[quote=“billo, post:466, topic:322”]Hello gentlemen, gringos, bastardos, sons-of-bitches, and men with no names.
This is my first post here, and I’d like to thank you for being such an awesome site.
I’ve been infatuated with the dollars trilogy since I was a teenager. Seen them a million times. Styled myself in my imagination as Clint. Viewed them over and over, but for some reason I cannot explain now in hindsight, never got round to watching Once Upon a Time in The West
How? Why? I really don’t know. Maybe something subconscious inhibited me from watching it, fearing that the perfection of my recollection of the dollars x 3 would in some way be compromised by watching it. I had seen Once Upon A Time in America and felt very strangely about it. I didn’t connect with it on any level. Perhaps it was the age I was when I watched it. Maybe I was just in a strange mood the day I saw it. But maybe it implanted some strange inhibition in me to not view Once Upon a Time in The West, to keep away from it for some reason, always finding an excuse not to watch, always in love with Sergio Leone’s three dollar masterpieces.
OK, so fast forward the years to a few months ago, when I finally bought a big high definition Samsung Smart TV and started re-loading my DVD collection into blu-ray. Of course, my helpless obsession with the dollars trilogy grew to new heights watching it in the clarity, the magical clarity of blu-ray.
Another thing - perhaps I became so attached to the universe of Leone’s dollars that I resented the appearance inside it of any actors other than Clint, Lee Van Cleef, Volante, Wallach. A perfect, hermetically sealed imaginative universe, I didn’t want any outsiders imposing on my private Sergio Leone world, I didn’t want to see that world of his western extended without these actors in it.
But something snapped and made me buy Once Upon A Time In The West and resolve to sit down and watch it after all these years.
Gringos, Sabatas, Mexicanos, revolutionaries, bastardos, friends, I watched it, I watched it, I watched it again, I watched it again, and again. I watched it, and I worshipped it, and I will watch it with pleasure as long as I watch movies.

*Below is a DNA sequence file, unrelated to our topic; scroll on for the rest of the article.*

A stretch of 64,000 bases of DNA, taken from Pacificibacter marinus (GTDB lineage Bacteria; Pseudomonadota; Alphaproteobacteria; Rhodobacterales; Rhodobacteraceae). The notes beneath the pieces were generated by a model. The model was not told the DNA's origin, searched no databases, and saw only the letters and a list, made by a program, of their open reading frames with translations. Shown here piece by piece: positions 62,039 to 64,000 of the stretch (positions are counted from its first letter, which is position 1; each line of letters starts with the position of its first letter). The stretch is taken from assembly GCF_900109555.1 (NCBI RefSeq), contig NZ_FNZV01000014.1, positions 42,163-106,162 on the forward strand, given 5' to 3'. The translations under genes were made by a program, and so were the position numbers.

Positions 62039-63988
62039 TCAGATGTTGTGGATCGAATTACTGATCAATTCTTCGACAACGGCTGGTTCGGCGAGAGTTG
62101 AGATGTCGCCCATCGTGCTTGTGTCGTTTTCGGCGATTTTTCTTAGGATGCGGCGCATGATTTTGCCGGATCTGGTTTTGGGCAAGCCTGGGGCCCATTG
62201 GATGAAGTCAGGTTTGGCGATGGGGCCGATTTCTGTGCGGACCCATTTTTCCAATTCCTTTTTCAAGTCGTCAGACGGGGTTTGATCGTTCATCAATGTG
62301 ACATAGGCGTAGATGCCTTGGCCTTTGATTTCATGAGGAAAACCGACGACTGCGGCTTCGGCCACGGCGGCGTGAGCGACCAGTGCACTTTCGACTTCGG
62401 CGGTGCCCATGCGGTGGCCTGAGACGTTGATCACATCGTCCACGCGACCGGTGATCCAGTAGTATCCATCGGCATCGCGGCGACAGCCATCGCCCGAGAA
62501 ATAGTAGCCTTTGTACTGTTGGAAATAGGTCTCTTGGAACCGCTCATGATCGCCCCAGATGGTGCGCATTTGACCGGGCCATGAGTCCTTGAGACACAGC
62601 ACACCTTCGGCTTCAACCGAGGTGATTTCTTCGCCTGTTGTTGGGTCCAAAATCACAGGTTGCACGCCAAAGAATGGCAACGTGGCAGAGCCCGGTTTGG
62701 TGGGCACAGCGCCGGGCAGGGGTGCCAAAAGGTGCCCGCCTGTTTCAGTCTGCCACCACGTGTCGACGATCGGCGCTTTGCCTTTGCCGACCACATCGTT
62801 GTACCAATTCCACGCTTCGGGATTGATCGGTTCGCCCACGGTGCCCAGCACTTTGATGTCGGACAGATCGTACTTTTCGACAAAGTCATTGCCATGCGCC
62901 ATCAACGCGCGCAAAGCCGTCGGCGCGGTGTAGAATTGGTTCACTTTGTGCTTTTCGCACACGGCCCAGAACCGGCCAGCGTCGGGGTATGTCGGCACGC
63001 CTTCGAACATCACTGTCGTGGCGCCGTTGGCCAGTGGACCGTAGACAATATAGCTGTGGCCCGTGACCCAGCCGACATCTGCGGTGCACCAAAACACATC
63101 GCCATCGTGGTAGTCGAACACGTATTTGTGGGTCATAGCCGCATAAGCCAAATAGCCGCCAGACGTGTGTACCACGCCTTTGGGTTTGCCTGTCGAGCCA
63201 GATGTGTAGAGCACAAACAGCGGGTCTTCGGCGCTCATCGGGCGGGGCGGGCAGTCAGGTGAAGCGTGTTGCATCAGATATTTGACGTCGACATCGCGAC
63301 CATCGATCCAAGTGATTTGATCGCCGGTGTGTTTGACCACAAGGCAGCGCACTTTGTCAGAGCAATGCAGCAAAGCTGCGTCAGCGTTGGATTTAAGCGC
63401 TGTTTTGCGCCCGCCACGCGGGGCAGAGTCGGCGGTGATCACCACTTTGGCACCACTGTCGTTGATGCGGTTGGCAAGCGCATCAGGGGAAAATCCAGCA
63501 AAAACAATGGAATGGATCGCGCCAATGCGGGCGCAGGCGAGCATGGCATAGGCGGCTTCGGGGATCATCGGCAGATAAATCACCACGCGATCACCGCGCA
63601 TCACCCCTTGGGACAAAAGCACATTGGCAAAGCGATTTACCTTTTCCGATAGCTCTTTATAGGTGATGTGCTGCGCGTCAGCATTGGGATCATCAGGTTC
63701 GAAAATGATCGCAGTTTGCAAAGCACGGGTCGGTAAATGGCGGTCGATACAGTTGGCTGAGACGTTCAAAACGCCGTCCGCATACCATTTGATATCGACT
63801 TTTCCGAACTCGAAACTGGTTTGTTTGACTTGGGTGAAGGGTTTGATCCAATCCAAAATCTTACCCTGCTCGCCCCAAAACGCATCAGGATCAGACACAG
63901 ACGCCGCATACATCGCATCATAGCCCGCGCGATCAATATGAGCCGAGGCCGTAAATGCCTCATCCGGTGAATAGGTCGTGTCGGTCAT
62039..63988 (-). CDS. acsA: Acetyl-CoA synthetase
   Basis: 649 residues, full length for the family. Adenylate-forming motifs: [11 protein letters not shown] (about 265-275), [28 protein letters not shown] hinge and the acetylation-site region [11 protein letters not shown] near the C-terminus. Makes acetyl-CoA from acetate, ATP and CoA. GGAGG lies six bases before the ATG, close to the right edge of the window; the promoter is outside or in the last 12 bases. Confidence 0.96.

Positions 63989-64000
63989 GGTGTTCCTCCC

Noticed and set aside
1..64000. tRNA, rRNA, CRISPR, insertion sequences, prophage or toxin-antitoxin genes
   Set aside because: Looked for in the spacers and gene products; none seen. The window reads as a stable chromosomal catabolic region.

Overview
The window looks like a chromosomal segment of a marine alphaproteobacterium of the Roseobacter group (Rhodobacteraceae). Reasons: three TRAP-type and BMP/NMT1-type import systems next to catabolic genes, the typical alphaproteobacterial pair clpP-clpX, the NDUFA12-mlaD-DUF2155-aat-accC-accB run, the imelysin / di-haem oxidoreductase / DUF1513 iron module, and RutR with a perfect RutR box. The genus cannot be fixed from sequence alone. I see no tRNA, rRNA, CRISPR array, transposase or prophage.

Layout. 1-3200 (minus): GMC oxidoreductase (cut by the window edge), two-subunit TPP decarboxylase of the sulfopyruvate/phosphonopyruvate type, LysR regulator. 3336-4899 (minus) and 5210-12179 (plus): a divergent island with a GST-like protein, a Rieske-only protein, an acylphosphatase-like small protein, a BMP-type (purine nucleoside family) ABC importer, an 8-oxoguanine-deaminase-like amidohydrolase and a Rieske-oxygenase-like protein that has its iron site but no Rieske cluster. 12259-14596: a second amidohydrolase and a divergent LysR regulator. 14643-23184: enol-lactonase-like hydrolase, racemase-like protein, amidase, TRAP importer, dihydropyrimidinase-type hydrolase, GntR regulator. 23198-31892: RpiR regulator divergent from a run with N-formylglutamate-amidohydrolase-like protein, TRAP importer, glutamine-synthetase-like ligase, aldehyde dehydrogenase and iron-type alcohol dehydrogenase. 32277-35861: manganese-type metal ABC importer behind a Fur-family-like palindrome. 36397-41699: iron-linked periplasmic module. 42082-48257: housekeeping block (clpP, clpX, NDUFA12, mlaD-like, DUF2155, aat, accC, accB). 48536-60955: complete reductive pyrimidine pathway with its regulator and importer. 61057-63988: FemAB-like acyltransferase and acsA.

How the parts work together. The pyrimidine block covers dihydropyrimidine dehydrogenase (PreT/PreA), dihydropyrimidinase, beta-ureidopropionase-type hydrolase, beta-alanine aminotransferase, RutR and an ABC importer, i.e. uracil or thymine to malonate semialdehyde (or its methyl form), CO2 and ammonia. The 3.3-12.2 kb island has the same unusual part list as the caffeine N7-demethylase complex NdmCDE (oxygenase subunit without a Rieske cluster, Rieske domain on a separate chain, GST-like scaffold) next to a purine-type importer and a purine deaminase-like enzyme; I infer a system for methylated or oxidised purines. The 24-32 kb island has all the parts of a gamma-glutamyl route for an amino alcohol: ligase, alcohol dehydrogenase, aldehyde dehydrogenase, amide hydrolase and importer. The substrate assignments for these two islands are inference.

How sublime, how realised, how wonderful, how intense, how epic, yet personal, how playful yet serious, how influenced, yet how transcendent of those influences, how pure a piece of cinema this movie is.
Where to start? Morricone’s score, the beauty of Claudia Cardinale, an actress who seems to singlehandedly prove the idea that cinema partly exists to immortalise feminine beauty?
I fell helplessly in love with her in a way I rarely ever have with a female character on screen.
The impassive, enigmatic presence of Bronson, a man with no name archetype taken forward, whose back story for vengeance is resolved to the greatest possible satisfaction in a flashback that brings every strand together in a scene of poetic, sadistic revenge that will be seared into your memory like the resolution of a Greek myth?
Chayenne, played with such raffish charm by Jason Robards.
And the dark, dark menace of Henry Fonda, every second of his presence on screen a display of sinister charisma, control, the aspiration of power and money and land, whose past is righteously coming to claim him. A claiming that he moves towards, as if he understands he cannot cheat his past, that he cannot escape a reckoning with it, a surrendering to fate.
I really could talk about this film for 10,000 words. It is ceaselessly fascinating and engaging. I love it supremely.
I’ll end with the beginning.
I’m trying to work out if any piece of cinema exceeds in excellence the opening credit sequence. A refined, rhythmical, rhyming, slow, resonating work of art. A sequence that almost exists in its own echo chamber of reference and sublime, patient, constructed genius. I could almost just watch that on its own and feel satisfaction.
Sergio Leone, I have nothing but my wonder and helpless love of your cinematic art as tribute to you. You are quite simply, the greatest, and Once Upon A Time In The West is a timeless work of cinema, the spaghetti western as sublime mythology.[/quote]
I LIKE THIS POST.
WELCOME TO THIS CHAOTIC CABALE.
(who currently lives in Arizona within focal length of Monument Valley).